A British Columbia First Nation is proposing to build a new liquefied natural gas (LNG) export facility on community treaty land and making an environmental pledge to reach net-zero emissions within three years of starting operations .
Nisga Nation, whose territory is north of Prince Rupert near the Alaska border, is partnering with a group of western Canadian natural gas producers called Rockies LNG Partners and Texas-based energy company Western LNG.
The project is called KSI Lisims LNG and will include a pipeline to transport natural gas from the northeastern corner of the province to the coast. The facility itself is estimated to cost $10 billion.
The cooled natural gas will be loaded onto ships and exported to Asia.
Project proponents are due to announce the project on Monday, and will begin applying for necessary government permits and begin formal talks with communities in the area.
The project will undergo an environmental assessment as part of a joint-regulatory review by the federal, provincial and Nisga governments.
In 2000, Nisga’a and the governments of Canada and BC signed a treaty that gave Nisga’a control over an area of approximately 2,000 square kilometers in BC’s Nass Valley.
“Attracting the economic base for our treaty lands in the Naas Valley has been a long-standing priority for the Nisga Nation,” Eva Clayton, president of the Nisga Nation, said in a release.
“That is why, for close to a decade, our nation has worked to attract a world-leading LNG project to our Treaty Land, and today we are required to begin the formal regulatory process for our project, KSI Lysims LNG. Why are you proud?”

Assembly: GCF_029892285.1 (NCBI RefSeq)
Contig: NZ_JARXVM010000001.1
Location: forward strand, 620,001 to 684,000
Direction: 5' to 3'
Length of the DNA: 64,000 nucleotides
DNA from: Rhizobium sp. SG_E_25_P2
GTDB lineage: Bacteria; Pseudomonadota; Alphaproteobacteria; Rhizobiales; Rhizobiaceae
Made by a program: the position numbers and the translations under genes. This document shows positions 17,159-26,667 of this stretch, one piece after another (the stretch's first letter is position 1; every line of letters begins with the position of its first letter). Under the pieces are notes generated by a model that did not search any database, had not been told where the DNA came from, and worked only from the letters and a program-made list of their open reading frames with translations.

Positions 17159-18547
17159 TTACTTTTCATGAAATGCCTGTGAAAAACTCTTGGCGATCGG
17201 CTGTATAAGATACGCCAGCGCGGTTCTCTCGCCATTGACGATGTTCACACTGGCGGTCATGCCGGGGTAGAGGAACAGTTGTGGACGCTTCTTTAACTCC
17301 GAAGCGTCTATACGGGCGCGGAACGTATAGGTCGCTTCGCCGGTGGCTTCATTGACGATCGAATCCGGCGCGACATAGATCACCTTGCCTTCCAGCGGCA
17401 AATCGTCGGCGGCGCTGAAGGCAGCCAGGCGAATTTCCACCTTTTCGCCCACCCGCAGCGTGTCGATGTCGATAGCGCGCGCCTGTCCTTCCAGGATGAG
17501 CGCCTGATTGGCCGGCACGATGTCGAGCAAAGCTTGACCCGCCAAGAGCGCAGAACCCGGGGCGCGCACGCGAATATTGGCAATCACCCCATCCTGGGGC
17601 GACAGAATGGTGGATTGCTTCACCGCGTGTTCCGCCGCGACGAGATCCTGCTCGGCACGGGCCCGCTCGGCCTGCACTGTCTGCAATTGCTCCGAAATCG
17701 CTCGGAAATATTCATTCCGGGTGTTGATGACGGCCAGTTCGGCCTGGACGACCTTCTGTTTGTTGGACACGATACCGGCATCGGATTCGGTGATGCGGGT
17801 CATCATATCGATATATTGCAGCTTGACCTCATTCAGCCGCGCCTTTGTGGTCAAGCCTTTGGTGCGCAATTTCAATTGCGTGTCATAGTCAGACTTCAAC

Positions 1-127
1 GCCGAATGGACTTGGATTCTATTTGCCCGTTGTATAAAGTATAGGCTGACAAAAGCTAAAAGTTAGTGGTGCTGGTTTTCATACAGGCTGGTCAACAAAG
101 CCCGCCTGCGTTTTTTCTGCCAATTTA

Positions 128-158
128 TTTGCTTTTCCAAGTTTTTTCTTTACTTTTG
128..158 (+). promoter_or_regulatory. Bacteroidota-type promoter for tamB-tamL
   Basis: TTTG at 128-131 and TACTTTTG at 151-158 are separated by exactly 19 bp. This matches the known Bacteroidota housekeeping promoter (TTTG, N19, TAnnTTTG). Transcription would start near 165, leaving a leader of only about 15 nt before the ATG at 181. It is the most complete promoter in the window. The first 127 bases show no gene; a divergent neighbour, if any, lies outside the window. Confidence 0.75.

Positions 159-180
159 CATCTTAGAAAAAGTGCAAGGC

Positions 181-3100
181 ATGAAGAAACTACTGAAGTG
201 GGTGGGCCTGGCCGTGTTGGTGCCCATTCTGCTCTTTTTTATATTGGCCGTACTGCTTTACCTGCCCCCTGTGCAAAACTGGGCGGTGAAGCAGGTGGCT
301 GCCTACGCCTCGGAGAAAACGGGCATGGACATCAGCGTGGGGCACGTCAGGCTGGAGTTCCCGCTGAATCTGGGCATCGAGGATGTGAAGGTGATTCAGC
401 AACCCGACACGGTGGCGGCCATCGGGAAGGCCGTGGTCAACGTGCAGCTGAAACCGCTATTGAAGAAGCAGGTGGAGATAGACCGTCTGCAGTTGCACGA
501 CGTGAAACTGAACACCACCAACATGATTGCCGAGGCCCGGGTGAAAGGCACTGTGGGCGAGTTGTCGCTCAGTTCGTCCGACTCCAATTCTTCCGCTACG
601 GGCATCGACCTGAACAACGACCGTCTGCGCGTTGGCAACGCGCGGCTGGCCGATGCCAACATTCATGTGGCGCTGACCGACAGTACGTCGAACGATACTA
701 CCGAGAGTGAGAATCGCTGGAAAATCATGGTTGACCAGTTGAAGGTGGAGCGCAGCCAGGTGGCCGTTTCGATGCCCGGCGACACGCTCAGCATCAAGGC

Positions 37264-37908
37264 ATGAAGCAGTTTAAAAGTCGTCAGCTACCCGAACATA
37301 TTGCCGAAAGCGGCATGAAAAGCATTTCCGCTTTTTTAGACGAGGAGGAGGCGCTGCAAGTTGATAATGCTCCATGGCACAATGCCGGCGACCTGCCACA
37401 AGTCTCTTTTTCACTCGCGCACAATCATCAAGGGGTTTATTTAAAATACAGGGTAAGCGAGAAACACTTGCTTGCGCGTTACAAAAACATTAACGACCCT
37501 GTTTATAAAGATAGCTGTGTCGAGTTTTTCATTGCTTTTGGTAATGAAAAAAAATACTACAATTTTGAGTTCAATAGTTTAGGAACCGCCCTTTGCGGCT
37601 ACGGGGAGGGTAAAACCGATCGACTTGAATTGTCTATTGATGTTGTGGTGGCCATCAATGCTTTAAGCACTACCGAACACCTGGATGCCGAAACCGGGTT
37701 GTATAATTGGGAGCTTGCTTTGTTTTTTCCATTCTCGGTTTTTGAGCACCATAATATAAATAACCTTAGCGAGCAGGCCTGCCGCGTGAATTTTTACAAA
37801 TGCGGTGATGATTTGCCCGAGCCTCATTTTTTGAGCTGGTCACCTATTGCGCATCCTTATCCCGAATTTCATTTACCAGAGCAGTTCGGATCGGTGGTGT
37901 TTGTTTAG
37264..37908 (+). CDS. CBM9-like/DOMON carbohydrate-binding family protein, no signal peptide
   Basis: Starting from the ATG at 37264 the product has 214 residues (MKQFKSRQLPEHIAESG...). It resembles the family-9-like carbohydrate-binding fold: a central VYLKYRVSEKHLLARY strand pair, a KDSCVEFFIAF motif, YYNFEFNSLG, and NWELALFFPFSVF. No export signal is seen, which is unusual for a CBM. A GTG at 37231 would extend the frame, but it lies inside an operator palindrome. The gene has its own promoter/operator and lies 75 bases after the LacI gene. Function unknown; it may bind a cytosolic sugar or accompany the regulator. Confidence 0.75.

The project comes at a time when several other LNG proposals for BC’s coast have either been shelved or canceled.
Asian prices for LNG are at several-year highs as global demand for natural gas strengthens to meet the electricity generation needs of many countries this summer.
net zero goal
The ownership of Ksi Lisims LNG is still being determined as proponents continue to finalize commercial agreements.
The economic impact of Ksi Lisims LNG is estimated to be $55-billion, including facility, pipeline and natural gas production over 30 years.
Ksi Lisims is in talks with two companies to build the LNG pipeline. Enbridge’s Westcoast Connector gas transmission project and TC Energy’s Prince Rupert gas transmission project both already have environmental clearances as they were to transport natural gas for the now-cancelled LNG export projects in the Prince Rupert area.
Company officials say the LNG facility could be operational in late 2027 or 2028 and reach net zero emissions within three years of startup through the use of hydropower, energy efficiency, carbon offsets and potential carbon capture and storage. is.
Net-zero emissions mean that any emissions of greenhouse gases produced are offset by other measures.
The floating liquefaction facility will be located near the village of Gingolx, a coastal community about 80 km north of Prince Rupert. The project will be able to produce 12 million tonnes of LNG per year and generate 4,000 construction jobs.
The facility will be roughly the same size as the first phase of the LNG Canada project, led by Shell Canada and now under construction near Kitimat. In the initial phase, 14 million tonnes of natural gas can be exported.
A much smaller project near Squamish, Woodfiber LNG, is expected to reach a final investment decision on its proposed facility later this year, which will produce 2.1 million tons of LNG per year.
Last month, Hasla Nation announced a partnership with Pembina Pipeline on a planned three-million-ton project called Cedar LNG near Kitimat.